I guess I don't want to sound argumentative, but I'm not on the same page with this. Part of the problem is there are SO many definitions as to what this is.

You quoted 2 Thessalonians 2:15, yet in context I'm not understanding that scripture as you quoted it. Taken in context it says:

"But we are bound to give thanks to God always for you, brethren beloved by the Lord, because God from the beginning chose you for salvation through sanctification by the Spirit and belief in the truth, to which He called you by our gospel, for the obtaining of the glory of our Lord Jesus Christ. Therefore, brethren, stand fast and hold the traditions which you were taught, whether by word or our epistle."

In this, Paul had preached the Gospel to the Thessalonians, which they believed... but now he is telling them (in his absence) to hold on to the "traditions" he had passed to them. I'm not sure how to get from here to the perfect transmission of an undefined body of teachings through the succession of bishops.

Even in this scripture we are using two different meanings for the word tradition. To me in Paul's epistle it means that particular doctrine, handed personally by the apostle to the church. To you it is the transmission of God's Word from one generation to another by the Church, if I am understanding correctly)

Although I can not find anywhere where God condemns or commends Sacred Tradition, I'm also not seeing where Paul's "oral" traditions are referring to doctrines other than the Gospel and truth that he is mentioning in the previous verse?

The pharisees censured disciples of Christ because they ignored their venerated tradition of elders. It feels the same to me now when all Christians do not follow the Sacred Tradition of the Church. It's part of the exclusion that happens because people outside of the Church don't submit to it. Just some thoughts, and I really am not trying to be difficult, just understand. Back to looking... =)

Carlus Henry said...

Debs,

No offense taken....you were very civil... :)

Some questions to ponder...

In this, Paul had preached the Gospel to the Thessalonians, which they believed... but now he is telling them (in his absence) to hold on to the "traditions" he had passed to them.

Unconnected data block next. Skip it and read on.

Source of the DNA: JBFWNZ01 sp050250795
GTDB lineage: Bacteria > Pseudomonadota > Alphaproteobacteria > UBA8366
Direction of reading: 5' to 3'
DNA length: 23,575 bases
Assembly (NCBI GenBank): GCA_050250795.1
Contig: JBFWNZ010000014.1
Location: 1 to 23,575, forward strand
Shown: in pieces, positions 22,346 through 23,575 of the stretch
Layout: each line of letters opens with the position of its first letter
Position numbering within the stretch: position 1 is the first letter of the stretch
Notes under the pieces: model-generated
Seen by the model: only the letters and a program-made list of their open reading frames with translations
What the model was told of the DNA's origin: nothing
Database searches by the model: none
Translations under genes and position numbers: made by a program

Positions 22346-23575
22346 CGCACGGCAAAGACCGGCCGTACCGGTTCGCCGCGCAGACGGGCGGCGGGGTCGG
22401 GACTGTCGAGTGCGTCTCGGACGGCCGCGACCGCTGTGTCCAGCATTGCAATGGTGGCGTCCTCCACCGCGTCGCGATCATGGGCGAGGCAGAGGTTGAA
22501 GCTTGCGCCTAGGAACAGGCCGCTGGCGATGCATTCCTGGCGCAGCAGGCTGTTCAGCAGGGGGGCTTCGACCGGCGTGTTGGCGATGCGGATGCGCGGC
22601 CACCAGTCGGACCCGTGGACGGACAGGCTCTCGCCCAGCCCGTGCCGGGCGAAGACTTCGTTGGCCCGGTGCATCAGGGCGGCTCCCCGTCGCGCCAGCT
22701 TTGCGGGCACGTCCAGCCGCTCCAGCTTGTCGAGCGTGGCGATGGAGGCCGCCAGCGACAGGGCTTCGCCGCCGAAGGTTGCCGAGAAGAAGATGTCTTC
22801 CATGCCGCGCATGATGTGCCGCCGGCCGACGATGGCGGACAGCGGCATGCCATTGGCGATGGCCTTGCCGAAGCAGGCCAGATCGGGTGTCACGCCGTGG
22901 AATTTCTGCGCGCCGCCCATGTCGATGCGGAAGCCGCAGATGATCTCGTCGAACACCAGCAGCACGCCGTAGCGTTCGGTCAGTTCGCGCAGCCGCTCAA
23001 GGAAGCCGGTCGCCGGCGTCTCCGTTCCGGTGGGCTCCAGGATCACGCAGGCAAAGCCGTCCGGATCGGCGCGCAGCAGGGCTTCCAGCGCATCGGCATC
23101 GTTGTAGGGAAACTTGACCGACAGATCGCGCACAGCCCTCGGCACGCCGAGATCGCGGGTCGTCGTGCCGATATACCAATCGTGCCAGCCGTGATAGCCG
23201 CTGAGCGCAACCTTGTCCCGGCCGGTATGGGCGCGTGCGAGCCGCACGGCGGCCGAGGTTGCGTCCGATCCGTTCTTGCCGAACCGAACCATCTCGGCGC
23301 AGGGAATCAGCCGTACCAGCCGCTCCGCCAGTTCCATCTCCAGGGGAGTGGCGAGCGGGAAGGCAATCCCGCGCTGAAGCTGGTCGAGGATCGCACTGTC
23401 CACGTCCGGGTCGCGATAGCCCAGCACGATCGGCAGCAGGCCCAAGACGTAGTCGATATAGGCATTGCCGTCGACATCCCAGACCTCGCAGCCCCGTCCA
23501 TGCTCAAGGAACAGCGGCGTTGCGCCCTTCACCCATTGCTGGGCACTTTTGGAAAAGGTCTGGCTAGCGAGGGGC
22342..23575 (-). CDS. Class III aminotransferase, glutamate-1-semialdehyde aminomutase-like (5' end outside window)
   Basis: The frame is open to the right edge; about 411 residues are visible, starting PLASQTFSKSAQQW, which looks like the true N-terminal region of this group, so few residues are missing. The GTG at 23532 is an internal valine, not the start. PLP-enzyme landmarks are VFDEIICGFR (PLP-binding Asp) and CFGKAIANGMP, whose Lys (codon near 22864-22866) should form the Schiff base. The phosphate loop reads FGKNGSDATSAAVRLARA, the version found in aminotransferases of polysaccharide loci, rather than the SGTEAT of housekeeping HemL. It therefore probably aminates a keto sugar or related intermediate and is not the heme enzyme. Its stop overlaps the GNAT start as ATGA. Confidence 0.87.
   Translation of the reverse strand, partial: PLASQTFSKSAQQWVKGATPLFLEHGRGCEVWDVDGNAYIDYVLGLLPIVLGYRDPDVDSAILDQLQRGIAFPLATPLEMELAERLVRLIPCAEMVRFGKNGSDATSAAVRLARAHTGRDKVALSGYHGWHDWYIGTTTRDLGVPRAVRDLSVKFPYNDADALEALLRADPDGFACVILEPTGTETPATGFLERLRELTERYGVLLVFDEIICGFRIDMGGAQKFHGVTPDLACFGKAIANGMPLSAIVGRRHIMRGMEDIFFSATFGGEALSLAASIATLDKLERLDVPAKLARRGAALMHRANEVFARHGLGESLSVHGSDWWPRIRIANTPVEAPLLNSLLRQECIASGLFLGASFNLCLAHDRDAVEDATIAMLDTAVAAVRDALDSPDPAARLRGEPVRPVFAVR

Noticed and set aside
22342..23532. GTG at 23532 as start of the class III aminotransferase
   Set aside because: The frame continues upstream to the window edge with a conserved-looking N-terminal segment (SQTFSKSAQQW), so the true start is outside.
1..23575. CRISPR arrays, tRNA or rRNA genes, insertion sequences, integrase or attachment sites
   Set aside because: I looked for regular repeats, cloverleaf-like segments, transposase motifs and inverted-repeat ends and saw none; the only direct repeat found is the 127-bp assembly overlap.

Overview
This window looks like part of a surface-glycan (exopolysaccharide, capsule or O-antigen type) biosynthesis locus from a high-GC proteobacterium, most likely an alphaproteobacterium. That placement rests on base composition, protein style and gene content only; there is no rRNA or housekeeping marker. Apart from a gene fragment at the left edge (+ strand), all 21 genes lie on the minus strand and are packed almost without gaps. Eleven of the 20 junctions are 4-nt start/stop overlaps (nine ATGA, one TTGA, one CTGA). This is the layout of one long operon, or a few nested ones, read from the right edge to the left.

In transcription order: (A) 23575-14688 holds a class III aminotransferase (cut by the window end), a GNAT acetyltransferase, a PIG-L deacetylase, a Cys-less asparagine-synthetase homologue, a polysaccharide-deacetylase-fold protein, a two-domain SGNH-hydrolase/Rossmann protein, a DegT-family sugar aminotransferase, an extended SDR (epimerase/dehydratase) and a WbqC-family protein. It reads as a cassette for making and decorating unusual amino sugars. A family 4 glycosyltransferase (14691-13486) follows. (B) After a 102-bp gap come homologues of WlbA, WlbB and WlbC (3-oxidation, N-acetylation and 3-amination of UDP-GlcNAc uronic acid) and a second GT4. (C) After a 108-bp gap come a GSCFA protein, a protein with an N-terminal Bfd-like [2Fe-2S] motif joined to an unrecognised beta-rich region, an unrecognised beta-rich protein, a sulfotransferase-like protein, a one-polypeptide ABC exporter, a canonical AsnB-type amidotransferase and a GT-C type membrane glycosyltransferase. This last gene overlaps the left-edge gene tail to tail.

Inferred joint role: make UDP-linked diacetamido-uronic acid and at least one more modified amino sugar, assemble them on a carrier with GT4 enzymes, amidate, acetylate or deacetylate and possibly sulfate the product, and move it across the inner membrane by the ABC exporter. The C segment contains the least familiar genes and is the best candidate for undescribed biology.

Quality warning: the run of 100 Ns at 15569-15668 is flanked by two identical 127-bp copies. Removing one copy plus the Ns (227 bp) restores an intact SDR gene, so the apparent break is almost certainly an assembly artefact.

How is this different than oral traditions? Remember, traditions are the same as teachings?

To me in Paul's epistle it means that particular doctrine, handed personally by the apostle to the church.

Yes. What happened after the death of the Apostles? Do you think that everyone was free to believe what they wanted to, or did they use what they were taught in order to distinguish between orthodox beliefs and the current trends? What was the body of evidence during that time, when the entire body of Scripture was not to be defined for at least 250 years later in the 300's? What do we call that body of teaching that existed to help define Scripture?

Although I can not find anywhere where God condemns or commends Sacred Tradition, I'm also not seeing where Paul's "oral" traditions are referring to doctrines other than the Gospel and truth that he is mentioning in the previous verse?

Let's think about this for a moment. Let's say that Paul visited the Church at Corinth, and he finds that they are not following something that he had taught them while he was with them. Let's say that the only excuse that those individuals can come up with for not following that particular teaching is because it wasn't written down in the letters that they received from him? Is the Church at Corinth justified with such a position? Would Paul say, "Oh, that's okay. You are right. I should have wrote that down so you knew that I was serious"?

Just some questions to consider...

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born4battle said...

You might want to start with a correct definition of Sola Scriptura and a major premise that is not badly flawed.

This sounds like you are trying to prop up the Catholic doctrine that gives equal weight to traditions alongside written scripture.

Beginning there, your "Protestant Myth" (in itself insulting to Protestants) is 'busted' my friend.

Carlus Henry said...

Dan...

You might want to start with a correct definition of Sola Scriptura and a major premise that is not badly flawed.

This is so interesting. Especially since there seems to be MANY, different interpretations of what Sola Scriptura really means. Everyone seems to have an opinion on it, but not everyone seems to agree.

When I was a Protestant, there never seemed to be a universal Protestant answer to many questions. I think that the definition of Sola Scriptura would fall into that category.

Regarding giving equal weight to tradition and scripture, you said:
Beginning there, your "Protestant Myth" (in itself insulting to Protestants) is 'busted' my friend.

So you don't believe that when someone told you that the Bible was the inspired Word of God, that they were not speaking the truth? You don't believe that that piece of instruction that they gave you was inspired? You don't believe that it was the Holy Spirit working through that individual to give you some divine truth?

Belteshazzar Mouse said...

As a lifelong Catholic and logic Maven, I fail to see the flaw in Carlus' logic. Please consider this sincerely, as I lack a non-Catholic perspective that you, born4battle and Carlus have.

Since scripture does not come with an index or list of books (Catholic or Protestant) then how can we accept it without some traditional basis? Using scripture itself as the basis for its own inspired existence is a circular argument and also flawed. Some tradition must exist to receive and accept scripture as inspired word.

I accept that scripture is divinely inspired. I also accept that it can not be taken out of context and that part of that context will inevitably involve tradition, in the choice of books, the translation (placing the text accurately within the current language), the cultural, historical perspective (placing the scripture within its original context - not vice versa).